I first went to the Crabble Ground in Dover 44 years ago, for the second (and, as it turned out, final) day of the Championship match between Kent and Essex. It was the first time I had watched cricket anywhere other than at the St Lawrence Ground.
Kent wrapped up a victory that took them to the top of the table, though everybody knew that it was too late; Yorkshire were in a strong position in a game in progress and had another fixture to come, wheras Kent's programme was now concluded, and Yorkshire duly became champions the next week. By that time, Kent held the Gillette Cup having defeated Somerset in the final on the Saturday following this game.
I still have the autograph book in which I collected signatures after the game had ended. Among compliant signers that day were Peter West, for four decades the face of BBC TV's cricket coverage but reporting for The Times that day, and Kent's match winner Norman Graham.
1967 was Graham's breakthrough season. A fringe player up to that point, his pinpoint medium-fast bowling, making full use of his six feet seven inches, took him to third place in the national bowling averages (Derek Underwood was top) with 104 wickets at 13.90. He remained a key member of the Kent attack for a further decade, his accuracy and extra bounce contributing significantly to the one-day glory years, even if his batting and fielding did not; he challenges Kevin Jarvis for the title of worst batsman that I have seen, but Jarvis takes it out.
Norman Graham was hugely popular with Kent supporters and was richly rewarded in his benefit season. Benefits have fallen into deserved disrepute now that county cricketers are well paid, but in the seventies they were justified reward for long-serving professionals. Graham, who was said to have visited a thousand pubs during his year, earned enough to buy several houses and, I hope, a nice car. He left the Crabble that day folded into a Triumph Herald, adopting a driving position not usually seen outside a dodgem track, but he had taken 12 for 80, so was smiling.
Of course, the Crabble pitch was not so much helpful to Graham and his colleagues as enslaved to them. There have not been too many unabbreviated matches which one team has one won comfortably having scored fewer than 200, as was the case in 1967. Pitch quality remained an issue there. Things came to a head in 1976 when Charles Rowe, batsman and occasional off spinner, took 11 for 71 against Derbyshire, almost a fifth of his total career haul for Kent. That was that. It was the last time county cricket was played at the ground, a shame because it was the most attractive of all the Kent grounds, though supporters of the Nevill at Tunbridge Wells will disagree.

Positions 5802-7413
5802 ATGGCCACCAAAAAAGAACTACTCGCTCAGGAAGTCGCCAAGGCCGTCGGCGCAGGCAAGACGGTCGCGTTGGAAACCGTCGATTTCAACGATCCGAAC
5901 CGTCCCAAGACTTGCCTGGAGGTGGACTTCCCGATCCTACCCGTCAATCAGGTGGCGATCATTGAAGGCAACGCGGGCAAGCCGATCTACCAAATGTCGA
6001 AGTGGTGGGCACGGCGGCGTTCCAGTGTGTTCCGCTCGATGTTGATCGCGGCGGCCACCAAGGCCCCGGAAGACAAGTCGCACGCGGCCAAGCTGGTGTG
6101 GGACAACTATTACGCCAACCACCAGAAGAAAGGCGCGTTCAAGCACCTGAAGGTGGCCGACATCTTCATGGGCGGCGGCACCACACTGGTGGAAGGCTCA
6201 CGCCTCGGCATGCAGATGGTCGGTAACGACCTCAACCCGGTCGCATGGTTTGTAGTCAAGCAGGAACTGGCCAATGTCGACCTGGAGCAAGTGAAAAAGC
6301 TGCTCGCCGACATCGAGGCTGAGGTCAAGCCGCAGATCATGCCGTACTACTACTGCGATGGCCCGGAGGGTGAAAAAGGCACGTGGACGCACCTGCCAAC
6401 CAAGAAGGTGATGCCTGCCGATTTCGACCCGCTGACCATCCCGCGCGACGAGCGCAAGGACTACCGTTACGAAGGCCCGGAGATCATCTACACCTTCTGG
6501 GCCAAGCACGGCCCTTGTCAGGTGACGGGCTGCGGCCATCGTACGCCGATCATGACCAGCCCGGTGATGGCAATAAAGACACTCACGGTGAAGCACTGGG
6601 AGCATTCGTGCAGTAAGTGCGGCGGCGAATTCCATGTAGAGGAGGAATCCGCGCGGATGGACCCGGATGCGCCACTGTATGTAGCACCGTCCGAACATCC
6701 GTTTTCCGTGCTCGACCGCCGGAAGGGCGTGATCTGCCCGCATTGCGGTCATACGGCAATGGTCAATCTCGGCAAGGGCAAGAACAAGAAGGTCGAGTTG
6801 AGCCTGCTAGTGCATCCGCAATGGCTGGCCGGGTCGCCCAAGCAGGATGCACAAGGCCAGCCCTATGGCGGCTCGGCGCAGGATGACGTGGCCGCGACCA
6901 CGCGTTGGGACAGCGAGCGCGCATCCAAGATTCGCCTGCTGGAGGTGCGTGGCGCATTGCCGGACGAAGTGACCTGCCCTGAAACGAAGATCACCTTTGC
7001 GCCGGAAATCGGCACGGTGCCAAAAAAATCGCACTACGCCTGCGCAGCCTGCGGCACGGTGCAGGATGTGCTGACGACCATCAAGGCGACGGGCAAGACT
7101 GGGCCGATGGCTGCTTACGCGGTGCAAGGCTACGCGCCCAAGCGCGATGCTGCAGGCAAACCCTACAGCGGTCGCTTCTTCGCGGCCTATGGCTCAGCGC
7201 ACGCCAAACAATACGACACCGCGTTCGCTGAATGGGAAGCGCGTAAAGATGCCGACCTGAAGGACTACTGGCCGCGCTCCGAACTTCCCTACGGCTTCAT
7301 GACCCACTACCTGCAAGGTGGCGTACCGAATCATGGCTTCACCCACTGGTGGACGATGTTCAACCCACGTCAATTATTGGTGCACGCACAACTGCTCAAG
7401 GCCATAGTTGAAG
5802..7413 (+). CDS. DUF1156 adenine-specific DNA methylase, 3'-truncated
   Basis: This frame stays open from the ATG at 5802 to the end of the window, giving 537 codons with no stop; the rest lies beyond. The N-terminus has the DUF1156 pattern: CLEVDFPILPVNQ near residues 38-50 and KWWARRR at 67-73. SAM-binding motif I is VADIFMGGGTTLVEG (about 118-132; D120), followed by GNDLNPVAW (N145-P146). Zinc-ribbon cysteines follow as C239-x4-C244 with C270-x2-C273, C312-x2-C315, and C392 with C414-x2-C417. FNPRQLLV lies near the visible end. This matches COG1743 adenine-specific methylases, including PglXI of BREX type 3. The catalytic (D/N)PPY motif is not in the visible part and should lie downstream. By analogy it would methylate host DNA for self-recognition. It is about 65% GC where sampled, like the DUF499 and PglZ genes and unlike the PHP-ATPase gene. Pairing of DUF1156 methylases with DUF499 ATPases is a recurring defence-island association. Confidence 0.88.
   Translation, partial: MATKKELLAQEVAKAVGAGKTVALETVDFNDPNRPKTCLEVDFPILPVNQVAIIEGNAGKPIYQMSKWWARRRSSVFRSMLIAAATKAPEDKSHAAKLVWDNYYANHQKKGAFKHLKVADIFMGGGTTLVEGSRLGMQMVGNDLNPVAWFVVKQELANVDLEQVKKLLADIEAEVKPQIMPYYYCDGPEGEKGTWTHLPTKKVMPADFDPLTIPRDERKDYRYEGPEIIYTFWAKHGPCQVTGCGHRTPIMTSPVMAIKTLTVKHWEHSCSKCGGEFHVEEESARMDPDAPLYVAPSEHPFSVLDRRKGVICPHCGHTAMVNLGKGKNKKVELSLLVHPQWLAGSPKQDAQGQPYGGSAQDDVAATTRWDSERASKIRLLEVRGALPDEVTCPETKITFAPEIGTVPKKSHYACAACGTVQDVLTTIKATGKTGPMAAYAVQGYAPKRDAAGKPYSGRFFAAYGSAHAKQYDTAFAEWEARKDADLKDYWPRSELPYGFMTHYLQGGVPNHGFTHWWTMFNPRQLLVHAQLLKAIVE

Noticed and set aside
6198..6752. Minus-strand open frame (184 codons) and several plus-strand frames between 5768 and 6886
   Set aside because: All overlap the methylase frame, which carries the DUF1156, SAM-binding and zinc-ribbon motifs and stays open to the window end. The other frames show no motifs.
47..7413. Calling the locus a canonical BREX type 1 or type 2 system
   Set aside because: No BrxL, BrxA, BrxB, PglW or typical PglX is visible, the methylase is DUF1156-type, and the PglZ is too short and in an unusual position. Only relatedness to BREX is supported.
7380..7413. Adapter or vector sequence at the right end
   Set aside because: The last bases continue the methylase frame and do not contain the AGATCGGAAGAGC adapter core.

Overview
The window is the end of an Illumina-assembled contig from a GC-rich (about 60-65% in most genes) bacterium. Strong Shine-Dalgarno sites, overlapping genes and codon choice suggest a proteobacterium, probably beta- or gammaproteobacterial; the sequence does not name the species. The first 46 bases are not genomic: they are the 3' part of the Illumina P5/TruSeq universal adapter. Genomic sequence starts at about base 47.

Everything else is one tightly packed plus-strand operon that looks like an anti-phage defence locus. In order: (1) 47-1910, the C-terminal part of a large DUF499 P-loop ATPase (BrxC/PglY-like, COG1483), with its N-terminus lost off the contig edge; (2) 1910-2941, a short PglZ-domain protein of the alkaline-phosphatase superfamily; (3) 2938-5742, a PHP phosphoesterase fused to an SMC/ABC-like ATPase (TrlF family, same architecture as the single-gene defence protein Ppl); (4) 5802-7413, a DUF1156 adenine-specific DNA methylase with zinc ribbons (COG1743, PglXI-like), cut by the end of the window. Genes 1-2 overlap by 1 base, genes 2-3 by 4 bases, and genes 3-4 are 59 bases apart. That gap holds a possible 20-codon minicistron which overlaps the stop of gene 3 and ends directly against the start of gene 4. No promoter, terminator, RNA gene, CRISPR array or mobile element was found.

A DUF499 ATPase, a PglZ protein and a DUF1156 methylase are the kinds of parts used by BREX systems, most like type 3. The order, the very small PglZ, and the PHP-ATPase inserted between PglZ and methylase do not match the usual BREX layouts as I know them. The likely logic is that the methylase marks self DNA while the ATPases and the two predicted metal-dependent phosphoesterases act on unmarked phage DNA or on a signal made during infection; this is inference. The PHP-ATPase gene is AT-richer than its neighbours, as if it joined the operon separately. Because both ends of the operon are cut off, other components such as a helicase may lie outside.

Accompanied by my Blean correspondent, I went back there last week (I am in the old country for a month). The ground was hard to find, though this was more because of navigational issues than anything to do with the ground itself. I am always confused as to where the sun is when I change hemispheres and, except when I resume duties as his chauffeur, my correspondent relies on public transport to get him where he wants to go, so is untroubled by such concerns. We hit upon the idea of following a bus, as my correspondent had passed the ground while on such a conveyance at some unspecified point in the past. I recommend this as an aid to navigation, though we added the refinement of establishing where the bus was going later than we might have done. But Dover is on the coast, so we reasoned that we could only explore half the compass, and came upon the ground well before nightfall, a success by our own standards.
We were pleased with what we found. The Crabble is no longer a cricket ground, but has escaped the developers' grasp. It is home to Dover Rugby Club and instantly recognisable as the splendid venue it once was.
It is situated in a valley at River (not all Kentish names are imaginative), with tall trees marking the extremity of the ground on three sides. Cut into the hill is a series of terraces, which used to accommodate seating, covered on the higher levels, with more trees above them. This is slightly reminiscent of the majestic Pukekura Park in New Plymouth, though on a much smaller scale. In the middle is the stone pavilion, run down and boarded up now, but stately in its day, brightly painted and decorated with flower baskets.
I have watched cricket from few better places than the higher terraces at the Crabble. It is to hoped that cricket can return to the ground one day; there is room enough, despite the floodlights around one of the two rugby pitches. New Zealand expertise in using the same piece of turf for a rugby pitch and cricket square would be useful.
We took a couple of turns around the ground and thought of the players who had batted and bowled with grace and style to match the surroundings. Ames and Leyland scored double hundreds here; Ames seven more centuries, Woolley the same number. Sobers scored a quickfire, match-winning hundred in 1968 described with awe by those who saw it, and he'd taken seven for 69 earlier in the same game. Yorkshiremen liked bowling here. Illingworth took 14 in a game in 1964, Verity nine in an innings in 1933, Trueman eight for 28 in 1954. And Kent's Freeman took seven or more on ten occasions.
The rustling of the trees is leftover applause for them all.